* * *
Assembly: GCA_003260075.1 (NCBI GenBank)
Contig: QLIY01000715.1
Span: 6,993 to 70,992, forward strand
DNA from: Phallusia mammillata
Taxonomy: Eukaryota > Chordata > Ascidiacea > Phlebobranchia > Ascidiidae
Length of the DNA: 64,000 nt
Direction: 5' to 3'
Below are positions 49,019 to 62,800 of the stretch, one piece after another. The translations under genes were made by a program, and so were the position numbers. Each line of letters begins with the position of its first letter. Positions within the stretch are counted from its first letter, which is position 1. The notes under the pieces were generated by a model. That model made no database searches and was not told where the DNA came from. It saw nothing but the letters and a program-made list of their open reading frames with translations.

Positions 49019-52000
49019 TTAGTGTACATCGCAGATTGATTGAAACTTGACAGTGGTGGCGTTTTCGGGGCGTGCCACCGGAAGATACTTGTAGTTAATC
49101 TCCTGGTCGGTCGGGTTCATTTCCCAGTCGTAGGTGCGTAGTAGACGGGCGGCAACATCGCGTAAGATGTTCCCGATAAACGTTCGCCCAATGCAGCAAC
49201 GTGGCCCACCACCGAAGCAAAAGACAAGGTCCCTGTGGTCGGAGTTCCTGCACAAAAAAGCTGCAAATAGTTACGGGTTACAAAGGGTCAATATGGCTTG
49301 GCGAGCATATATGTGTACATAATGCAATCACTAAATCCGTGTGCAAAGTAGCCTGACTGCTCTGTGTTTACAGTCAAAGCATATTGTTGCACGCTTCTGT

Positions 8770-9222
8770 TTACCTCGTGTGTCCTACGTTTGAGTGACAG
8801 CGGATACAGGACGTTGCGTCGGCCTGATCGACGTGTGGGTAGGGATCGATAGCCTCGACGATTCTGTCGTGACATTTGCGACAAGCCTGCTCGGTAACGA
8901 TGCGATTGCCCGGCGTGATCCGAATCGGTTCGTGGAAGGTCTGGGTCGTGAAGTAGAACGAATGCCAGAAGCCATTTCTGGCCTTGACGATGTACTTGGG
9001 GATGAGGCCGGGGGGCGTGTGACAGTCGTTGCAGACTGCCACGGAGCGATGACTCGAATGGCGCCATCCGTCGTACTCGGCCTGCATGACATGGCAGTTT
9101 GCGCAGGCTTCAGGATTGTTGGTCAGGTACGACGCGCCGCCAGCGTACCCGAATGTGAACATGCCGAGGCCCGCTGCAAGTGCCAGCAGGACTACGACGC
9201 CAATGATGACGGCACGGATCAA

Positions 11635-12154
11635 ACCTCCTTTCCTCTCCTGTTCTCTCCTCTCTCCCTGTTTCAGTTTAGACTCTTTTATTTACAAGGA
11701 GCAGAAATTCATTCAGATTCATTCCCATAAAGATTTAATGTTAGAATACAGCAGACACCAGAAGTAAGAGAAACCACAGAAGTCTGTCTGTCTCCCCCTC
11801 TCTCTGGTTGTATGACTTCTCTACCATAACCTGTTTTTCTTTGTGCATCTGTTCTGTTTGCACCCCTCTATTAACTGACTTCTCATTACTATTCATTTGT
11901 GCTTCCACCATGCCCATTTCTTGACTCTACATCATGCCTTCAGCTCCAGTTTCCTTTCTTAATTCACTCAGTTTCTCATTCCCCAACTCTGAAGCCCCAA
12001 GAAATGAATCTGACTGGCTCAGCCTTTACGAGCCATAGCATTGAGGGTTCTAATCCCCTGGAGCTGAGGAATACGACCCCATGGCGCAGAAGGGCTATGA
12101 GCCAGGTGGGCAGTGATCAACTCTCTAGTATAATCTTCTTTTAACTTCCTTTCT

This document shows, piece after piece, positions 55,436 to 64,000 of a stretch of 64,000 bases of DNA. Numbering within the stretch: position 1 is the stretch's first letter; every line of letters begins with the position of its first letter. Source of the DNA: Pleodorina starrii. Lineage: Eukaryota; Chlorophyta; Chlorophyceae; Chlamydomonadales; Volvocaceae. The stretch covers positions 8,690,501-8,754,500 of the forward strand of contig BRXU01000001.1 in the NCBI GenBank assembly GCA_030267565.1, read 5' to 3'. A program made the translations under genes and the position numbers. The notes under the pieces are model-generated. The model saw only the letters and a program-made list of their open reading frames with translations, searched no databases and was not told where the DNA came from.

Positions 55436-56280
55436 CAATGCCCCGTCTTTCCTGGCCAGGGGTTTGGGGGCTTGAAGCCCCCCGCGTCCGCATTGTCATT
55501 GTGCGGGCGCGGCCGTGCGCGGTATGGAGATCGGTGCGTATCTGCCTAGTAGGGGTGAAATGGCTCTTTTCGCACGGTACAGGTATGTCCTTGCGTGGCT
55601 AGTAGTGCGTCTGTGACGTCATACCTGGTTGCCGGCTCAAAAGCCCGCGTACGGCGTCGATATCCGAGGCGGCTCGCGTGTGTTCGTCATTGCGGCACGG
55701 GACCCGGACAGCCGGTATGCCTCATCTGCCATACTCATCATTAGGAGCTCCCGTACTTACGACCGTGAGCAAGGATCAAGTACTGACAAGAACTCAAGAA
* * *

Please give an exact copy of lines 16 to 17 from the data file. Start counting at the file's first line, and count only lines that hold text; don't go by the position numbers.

8801 CGGATACAGGACGTTGCGTCGGCCTGATCGACGTGTGGGTAGGGATCGATAGCCTCGACGATTCTGTCGTGACATTTGCGACAAGCCTGCTCGGTAACGA
8901 TGCGATTGCCCGGCGTGATCCGAATCGGTTCGTGGAAGGTCTGGGTCGTGAAGTAGAACGAATGCCAGAAGCCATTTCTGGCCTTGACGATGTACTTGGG